Although issues due to latent polarization from the samples were not identified, induced photobleaching was observed within 8 seconds of exposure to the xenon source in a few instances. In this study, different types of spectral alterations were observed, which occurred both in the visible and the UV spectral regions. These alterations were the same as observed in the indoor setting, the outdoor setting, and the instrument-induced photobleaching study, although their times of occurrence differed.
This study focused on technical aspects related to the proper use of UV-Vis MSP to the analysis of textile fibers exposed to UV radiation. It has led to the formulation of recommended measures that aim at minimizing the risks of spectral alterations resulting from causes other than the environmental UV exposure of interest.
Brian J. Ford
The Microscope 69:1, p 25 – 36, 2022
Excerpt: Soil is not some plain substance we step on but a habitat for hungry microbe communities working diligently to make it vanish forever — spurred on by harmful human intervention.
We dismiss it as dirt. Well, people call it dirt, but to me it’s a paradise, rich in complex life and harboring all manner of mysterious creatures. Whatever you think about soil, if you want to appreciate it you should best do so soon. Dirt won’t be here long. It’s evaporating before your eyes; give it half a century and most of it will be gone. And why? Because microbes like to consume the organic component of soil. They metabolize it, converting it to carbon dioxide and water vapor, and it simply floats off into the air. It leaves nothing behind.
John C. Russ
The Microscope 69:1, pp 37 – 41, 2022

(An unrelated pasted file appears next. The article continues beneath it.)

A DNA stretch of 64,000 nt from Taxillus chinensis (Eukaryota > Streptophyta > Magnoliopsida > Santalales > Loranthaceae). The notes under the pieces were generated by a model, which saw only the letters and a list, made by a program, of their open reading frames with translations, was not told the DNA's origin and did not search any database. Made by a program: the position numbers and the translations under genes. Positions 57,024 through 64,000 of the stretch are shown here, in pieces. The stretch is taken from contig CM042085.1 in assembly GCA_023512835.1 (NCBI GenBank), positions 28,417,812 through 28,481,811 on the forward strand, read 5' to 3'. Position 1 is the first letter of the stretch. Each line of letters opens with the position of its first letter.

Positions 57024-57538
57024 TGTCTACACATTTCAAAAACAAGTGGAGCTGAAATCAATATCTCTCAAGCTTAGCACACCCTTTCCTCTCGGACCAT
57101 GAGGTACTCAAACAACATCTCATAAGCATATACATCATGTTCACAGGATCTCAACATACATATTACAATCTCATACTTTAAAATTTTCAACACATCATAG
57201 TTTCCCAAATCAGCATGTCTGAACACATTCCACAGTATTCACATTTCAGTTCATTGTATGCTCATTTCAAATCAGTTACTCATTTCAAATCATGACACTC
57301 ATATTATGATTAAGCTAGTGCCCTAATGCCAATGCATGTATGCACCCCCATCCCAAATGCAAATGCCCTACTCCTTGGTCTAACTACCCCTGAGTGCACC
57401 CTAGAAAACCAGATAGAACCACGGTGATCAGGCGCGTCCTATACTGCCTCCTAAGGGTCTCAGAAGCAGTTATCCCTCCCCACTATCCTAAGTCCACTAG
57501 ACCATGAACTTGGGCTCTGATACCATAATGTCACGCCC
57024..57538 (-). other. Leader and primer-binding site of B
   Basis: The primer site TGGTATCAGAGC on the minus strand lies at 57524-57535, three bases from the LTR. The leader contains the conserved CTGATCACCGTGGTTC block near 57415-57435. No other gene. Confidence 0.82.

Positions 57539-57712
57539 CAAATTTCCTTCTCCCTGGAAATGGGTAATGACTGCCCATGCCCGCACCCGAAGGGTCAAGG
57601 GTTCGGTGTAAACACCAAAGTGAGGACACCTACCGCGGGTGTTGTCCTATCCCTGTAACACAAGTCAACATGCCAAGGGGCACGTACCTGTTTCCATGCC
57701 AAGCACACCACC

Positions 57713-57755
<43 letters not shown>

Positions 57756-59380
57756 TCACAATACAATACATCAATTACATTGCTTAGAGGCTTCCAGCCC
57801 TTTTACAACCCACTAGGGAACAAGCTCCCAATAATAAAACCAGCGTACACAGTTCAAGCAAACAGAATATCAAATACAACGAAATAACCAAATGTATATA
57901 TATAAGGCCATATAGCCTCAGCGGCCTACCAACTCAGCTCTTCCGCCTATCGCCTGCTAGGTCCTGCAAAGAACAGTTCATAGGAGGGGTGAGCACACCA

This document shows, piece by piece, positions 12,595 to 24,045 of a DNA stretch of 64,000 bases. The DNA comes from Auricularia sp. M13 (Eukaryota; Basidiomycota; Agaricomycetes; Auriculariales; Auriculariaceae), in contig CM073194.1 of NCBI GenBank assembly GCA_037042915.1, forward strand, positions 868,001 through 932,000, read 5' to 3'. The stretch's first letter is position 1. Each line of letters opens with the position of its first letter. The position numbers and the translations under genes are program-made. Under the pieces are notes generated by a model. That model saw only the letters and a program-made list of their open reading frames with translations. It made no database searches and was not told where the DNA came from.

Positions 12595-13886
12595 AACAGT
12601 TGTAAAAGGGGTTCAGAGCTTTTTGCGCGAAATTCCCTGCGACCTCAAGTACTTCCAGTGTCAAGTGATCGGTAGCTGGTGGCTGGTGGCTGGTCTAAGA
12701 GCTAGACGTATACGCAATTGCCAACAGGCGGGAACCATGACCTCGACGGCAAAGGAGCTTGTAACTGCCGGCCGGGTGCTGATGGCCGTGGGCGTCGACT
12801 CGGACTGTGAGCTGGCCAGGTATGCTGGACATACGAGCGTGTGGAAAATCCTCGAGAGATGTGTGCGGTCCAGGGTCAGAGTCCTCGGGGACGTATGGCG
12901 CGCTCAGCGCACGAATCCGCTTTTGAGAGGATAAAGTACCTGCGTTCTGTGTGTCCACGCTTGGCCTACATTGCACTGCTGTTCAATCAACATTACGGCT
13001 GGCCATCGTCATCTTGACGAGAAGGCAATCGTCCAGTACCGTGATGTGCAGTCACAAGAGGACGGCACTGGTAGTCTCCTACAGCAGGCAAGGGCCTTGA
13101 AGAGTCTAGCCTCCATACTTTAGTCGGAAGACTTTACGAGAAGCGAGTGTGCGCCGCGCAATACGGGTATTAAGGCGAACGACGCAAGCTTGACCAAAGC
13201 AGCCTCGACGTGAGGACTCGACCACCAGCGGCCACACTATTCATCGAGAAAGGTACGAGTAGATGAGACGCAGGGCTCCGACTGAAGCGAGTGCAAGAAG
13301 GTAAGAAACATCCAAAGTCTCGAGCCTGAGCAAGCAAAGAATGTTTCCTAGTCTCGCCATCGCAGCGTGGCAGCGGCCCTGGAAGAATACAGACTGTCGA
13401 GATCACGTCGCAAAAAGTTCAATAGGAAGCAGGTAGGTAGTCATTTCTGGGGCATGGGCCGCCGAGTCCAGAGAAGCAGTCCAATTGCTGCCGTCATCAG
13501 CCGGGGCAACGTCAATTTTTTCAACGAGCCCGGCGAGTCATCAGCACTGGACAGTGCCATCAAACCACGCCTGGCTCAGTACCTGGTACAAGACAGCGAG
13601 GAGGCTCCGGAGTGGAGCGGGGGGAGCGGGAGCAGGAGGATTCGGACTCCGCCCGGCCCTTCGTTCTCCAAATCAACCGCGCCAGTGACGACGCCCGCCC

Abstract, and a Warning: What follows is basically a commentary, and a somewhat exasperated one at that. The author has been involved with microscopy and related instrumentation in many forms (light, electron, scanned probe, acoustic, neutron, and X-ray in 2-, 3- and 4-D), and with the processing, measurement, and analysis of images for nearly seven decades. He has reviewed hundreds, if not thousands, of papers and proposals. During that time he has often been frustrated by the errors he has encountered, whether due to oversight, misunderstanding, or willful ignorance of the concepts listed in the title. The terms seem to be familiar and well understood, but there remains plenty of room for confusion; so let’s try to be clear about 1) what they mean and 2) how to assure that we are using and measuring them properly.
Microscope Past: 30 Years Ago | The Use of the Common Glue Gun in Light and Scanning Electron Microscopy
The Microscope 69:1, pp 43 – 47, 2022
Originally published in The Microscope, Volume 39, Third/Fourth Quarters, pp 175 – 185, 1991.
Abstract: Because the common glue gun can simplify the application of melts, it has proven to be most helpful in microscopy. Some procedures employing the glue gun include: the attachment of specimens to studs in SEM, the formation of a permanent mounting medium, the embedment of specimens for cross-sectioning, the replication of surfaces and the ringing of coverslips.
Afterimage | Boundary Migration
Andrew Anthony Havics — pH2, LLC
The Microscope 69:1, p 48, 2022
Crystals of 2,4-dichlorophenol (DCP), used in the production of herbicide 2,4-D (dichlorophenoxyacetic acid), exhibiting grain boundary migration on a hot stage, wherein two crystals (identical phases) have contacted and proceeded to grow into and through each other simultaneously; original field of view is 110 × 155 μm.